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The Assessment of Anti–Endothelial Cell Antibodies in Scleroderma-Associated Pulmonary Fibrosis

Posted Nov 17 2010 9:13pm
A Study of Indirect Immunofluorescent and Western Blot Analysis in 49 Patients With Scleroderma by Raghav Wusirika and Colleague.

We recently reported on the use of an indirect immunofluorescent method designated the rodent lung assay; this test assesses for the presence of circulating antibodies directed at components of the microvasculature. Serum samples from 49 patients with scleroderma were incubated with rodent lung tissue sections and visualized with fluoresceinated human anti-IgG. The assay also was performed on samples from a control group.

Western blot analysis was performed with endothelial cell protein extracts using serum samples from patients with scleroderma and from healthy control subjects. The control subjects had a negative indirect immunofluorescent assay result. In the patients with scleroderma, there was a significant positive correlation between intensity of indirect immunofluorescent staining and pulmonary fibrosis (r = 0.316; P = .0347) and hypertension (r = 0.310; P = .0408).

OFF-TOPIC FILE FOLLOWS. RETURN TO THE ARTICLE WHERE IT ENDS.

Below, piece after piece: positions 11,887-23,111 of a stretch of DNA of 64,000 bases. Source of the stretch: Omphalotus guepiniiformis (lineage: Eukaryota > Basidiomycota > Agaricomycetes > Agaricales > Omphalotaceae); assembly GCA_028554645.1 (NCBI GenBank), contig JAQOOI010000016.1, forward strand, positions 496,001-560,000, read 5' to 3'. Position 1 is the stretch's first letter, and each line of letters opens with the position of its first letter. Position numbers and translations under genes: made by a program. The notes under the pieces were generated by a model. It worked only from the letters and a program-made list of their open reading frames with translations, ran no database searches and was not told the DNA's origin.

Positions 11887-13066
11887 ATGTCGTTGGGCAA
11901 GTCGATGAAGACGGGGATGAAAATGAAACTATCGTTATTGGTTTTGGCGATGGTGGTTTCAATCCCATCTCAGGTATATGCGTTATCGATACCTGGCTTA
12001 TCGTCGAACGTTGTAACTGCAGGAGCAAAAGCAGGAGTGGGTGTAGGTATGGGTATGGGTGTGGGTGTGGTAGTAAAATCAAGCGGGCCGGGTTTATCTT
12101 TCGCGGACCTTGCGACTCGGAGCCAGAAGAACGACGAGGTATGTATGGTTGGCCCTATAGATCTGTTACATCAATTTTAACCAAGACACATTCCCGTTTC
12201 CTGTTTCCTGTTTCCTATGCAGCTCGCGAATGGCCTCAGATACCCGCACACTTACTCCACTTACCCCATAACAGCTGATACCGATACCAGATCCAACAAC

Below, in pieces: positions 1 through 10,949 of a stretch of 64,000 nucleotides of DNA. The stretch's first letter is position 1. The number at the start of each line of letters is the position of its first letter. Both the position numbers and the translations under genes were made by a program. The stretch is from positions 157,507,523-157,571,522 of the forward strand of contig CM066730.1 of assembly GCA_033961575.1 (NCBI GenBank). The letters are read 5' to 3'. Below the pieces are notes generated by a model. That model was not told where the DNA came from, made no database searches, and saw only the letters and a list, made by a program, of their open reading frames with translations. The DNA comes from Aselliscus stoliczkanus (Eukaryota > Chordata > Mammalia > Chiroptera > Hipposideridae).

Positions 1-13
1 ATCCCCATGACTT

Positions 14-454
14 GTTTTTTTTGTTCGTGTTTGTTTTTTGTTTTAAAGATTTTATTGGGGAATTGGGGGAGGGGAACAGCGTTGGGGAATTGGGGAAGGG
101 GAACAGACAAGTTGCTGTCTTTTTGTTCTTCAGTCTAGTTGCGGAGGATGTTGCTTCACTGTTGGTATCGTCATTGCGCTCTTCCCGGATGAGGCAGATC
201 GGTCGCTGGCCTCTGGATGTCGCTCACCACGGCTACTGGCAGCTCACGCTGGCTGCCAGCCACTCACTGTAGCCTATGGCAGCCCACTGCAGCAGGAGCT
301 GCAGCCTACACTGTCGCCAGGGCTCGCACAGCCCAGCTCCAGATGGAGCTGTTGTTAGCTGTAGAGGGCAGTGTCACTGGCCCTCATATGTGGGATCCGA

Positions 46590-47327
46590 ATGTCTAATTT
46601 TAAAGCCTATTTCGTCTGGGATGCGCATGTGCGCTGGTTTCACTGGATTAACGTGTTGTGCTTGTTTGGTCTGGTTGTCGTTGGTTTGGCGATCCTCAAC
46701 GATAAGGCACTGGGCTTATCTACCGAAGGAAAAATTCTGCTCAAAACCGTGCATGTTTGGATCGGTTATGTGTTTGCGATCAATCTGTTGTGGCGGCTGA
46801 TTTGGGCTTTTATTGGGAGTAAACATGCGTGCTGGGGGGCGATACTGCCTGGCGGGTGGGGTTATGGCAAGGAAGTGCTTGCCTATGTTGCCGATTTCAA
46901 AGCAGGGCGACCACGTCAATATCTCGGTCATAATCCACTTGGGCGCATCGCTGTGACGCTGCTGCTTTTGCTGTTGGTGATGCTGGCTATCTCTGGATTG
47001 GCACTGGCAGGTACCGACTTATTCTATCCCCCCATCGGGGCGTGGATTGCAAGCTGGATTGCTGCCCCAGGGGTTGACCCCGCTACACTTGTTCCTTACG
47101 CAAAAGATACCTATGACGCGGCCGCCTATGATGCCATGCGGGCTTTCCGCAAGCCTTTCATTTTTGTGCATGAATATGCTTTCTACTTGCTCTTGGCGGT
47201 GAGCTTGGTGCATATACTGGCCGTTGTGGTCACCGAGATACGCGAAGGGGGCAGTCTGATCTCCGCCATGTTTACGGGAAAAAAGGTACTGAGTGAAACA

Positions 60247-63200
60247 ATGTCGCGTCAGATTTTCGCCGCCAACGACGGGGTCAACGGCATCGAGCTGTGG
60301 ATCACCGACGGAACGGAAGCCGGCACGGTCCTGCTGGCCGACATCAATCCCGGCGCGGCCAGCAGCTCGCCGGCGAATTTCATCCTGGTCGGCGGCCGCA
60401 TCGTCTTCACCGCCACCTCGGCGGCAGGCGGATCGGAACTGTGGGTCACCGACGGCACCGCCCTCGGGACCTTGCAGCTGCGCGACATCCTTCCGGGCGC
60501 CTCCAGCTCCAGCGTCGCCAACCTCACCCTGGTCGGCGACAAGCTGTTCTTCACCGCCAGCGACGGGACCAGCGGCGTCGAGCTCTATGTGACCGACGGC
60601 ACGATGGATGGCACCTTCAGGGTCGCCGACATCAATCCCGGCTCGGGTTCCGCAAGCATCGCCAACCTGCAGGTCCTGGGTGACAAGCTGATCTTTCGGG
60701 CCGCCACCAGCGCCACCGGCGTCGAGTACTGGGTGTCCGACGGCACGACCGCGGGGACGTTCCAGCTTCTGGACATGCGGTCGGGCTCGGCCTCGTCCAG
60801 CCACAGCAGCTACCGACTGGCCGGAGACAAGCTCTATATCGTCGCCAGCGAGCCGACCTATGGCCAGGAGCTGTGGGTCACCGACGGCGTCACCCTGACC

Western blot analysis revealed antibody binding to proteins in extracts of human endothelial cells in all patients in whom there was evidence of pulmonary disease. The indirect immunofluorescent rodent lung assay and Western blot data support a potential role of anti–endothelial cell antibodies in the propagation of scleroderma-associated pulmonary disease.


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